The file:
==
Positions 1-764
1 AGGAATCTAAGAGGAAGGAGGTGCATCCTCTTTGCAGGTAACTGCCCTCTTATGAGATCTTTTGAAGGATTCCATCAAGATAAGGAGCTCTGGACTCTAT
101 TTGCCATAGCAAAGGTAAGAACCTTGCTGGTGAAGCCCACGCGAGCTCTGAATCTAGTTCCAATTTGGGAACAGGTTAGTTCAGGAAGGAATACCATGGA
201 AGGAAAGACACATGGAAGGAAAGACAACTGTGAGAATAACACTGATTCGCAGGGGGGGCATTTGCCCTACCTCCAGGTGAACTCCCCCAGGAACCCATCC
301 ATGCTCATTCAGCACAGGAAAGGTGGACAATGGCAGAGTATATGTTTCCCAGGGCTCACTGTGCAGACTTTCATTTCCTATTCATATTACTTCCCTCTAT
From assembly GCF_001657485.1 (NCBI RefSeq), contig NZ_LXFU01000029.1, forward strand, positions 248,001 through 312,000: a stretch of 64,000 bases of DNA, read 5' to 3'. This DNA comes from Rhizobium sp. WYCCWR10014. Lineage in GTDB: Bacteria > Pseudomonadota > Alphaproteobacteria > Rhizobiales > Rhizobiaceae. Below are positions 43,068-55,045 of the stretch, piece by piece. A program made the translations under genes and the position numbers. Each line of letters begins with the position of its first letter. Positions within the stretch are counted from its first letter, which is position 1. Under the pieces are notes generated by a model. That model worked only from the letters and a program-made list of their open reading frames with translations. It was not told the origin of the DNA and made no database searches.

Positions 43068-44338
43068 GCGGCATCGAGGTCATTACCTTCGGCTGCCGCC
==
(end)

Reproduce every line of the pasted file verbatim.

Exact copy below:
Positions 1-764
1 AGGAATCTAAGAGGAAGGAGGTGCATCCTCTTTGCAGGTAACTGCCCTCTTATGAGATCTTTTGAAGGATTCCATCAAGATAAGGAGCTCTGGACTCTAT
101 TTGCCATAGCAAAGGTAAGAACCTTGCTGGTGAAGCCCACGCGAGCTCTGAATCTAGTTCCAATTTGGGAACAGGTTAGTTCAGGAAGGAATACCATGGA
201 AGGAAAGACACATGGAAGGAAAGACAACTGTGAGAATAACACTGATTCGCAGGGGGGGCATTTGCCCTACCTCCAGGTGAACTCCCCCAGGAACCCATCC
301 ATGCTCATTCAGCACAGGAAAGGTGGACAATGGCAGAGTATATGTTTCCCAGGGCTCACTGTGCAGACTTTCATTTCCTATTCATATTACTTCCCTCTAT
From assembly GCF_001657485.1 (NCBI RefSeq), contig NZ_LXFU01000029.1, forward strand, positions 248,001 through 312,000: a stretch of 64,000 bases of DNA, read 5' to 3'. This DNA comes from Rhizobium sp. WYCCWR10014. Lineage in GTDB: Bacteria > Pseudomonadota > Alphaproteobacteria > Rhizobiales > Rhizobiaceae. Below are positions 43,068-55,045 of the stretch, piece by piece. A program made the translations under genes and the position numbers. Each line of letters begins with the position of its first letter. Positions within the stretch are counted from its first letter, which is position 1. Under the pieces are notes generated by a model. That model worked only from the letters and a program-made list of their open reading frames with translations. It was not told the origin of the DNA and made no database searches.

Positions 43068-44338
43068 GCGGCATCGAGGTCATTACCTTCGGCTGCCGCC